American support for Kurdish forces in Syria is a major flashpoint between the NATO allies
Turkish President Recep Tayyip Erdogan greeted supporters in Ankara on Wednesday.
ISTANBUL—Turkey expected a honeymoon with President Donald Trump. Instead, it increasingly looks like Ankara and Washington are heading for a squabble, if not a divorce.
For now, President Recep Tayyip Erdogan has bitten his tongue and avoided attacking the Trump administration with the kind of inflammatory statements that he routinely hurls at European and regional leaders. The White House, too, has kept largely mum about Turkish affairs. Secretary of State Rex Tillerson is holding meetings in Turkey on Thursday, aiming to maintain a bond that U.S. officials continue describing as vital.
Yet, on several key issues of this complicated relationship between the two North Atlantic Treaty Organization allies, a head-on collision with potentially unpredictable consequences seems more and more possible.
These flashpoints include Washington’s handling of Mr. Erdogan’s Pennsylvania-based nemesis, cleric Fethullah Gulen. Even more important is the growing American support for Syrian Kurdish forces affiliated with the PKK, or Kurdistan Workers’ Party, a group designated as terrorist by Ankara and Washington alike.
Mr. Trump, during last year’s U.S. presidential campaign, praised Mr. Erdogan for resisting the failed July coup attempt. Former National Security Adviser Michael Flynn wrote an op-ed last November that largely echoed Ankara’s talking points. Mr. Erdogan, usually a fierce defender of Muslim causes who faces a critical referendum April 16, for his part maintained an unusual silence even when Mr. Trump promulgated a travel ban on citizens of seven majority-Muslim nations.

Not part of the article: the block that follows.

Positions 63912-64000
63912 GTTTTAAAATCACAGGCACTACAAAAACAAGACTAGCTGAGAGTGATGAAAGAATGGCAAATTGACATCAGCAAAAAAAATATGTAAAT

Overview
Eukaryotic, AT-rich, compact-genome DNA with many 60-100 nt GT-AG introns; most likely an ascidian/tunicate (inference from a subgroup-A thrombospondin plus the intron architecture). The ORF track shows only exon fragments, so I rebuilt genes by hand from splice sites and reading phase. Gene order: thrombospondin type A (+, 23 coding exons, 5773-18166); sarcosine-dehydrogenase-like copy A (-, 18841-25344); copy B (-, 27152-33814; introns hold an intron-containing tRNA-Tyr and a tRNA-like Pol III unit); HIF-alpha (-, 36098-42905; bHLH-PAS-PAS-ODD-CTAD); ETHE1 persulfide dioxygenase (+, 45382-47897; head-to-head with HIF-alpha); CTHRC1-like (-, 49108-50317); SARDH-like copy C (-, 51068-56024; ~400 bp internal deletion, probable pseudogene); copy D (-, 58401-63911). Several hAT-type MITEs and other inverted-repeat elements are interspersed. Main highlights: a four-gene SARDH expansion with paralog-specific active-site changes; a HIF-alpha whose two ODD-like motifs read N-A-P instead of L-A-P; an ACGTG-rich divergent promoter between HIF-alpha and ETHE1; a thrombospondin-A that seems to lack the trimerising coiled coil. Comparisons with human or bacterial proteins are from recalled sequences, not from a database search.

Now, however, a new dynamic has emerged. Mr. Flynn has had to resign over his contacts with the Russian ambassador, and recently reported that he had been a lobbyist for Turkish interests. On Monday, a senior Turkish banker was arrested in New York as part of a probe into violating sanctions against Iran.
Mr. Trump’s attention in the Middle East, meanwhile, has focused mostly on the military operations against Islamic State—operations in which the Syrian Kurdish group, known as PYD, has become the Pentagon’s favored partner, Turkish objections notwithstanding. The PYD is the dominant force in a military alliance that also includes Arab fighters and that is known as the Syrian Democratic Forces.
Members of the Syrian Democratic Forces, a favored partner of the Pentagon in the fight against Islamic State, in Syria on Monday. Photo: delil souleiman/Agence France-Presse/Getty Images
“There had been enthusiasm in Ankara, and hope that a reset [with Washington] can be envisioned,” said Sinan Ulgen, a former Turkish diplomat who heads the Edam think tank in Istanbul. “Today there is an awakening that the relationship with Trump and the Trump administration may not unfold the way Ankara had initially hoped for.”
Rep. Devin Nunes (R-Calif.), the head of the House intelligence committee, put it less diplomatically in an appearance this month on Fox News. “Our relationship with Turkey is strained and I think it’s going to become even more complicated as we begin to try to get ISIS out of Iraq and Syria,” Mr. Nunes said.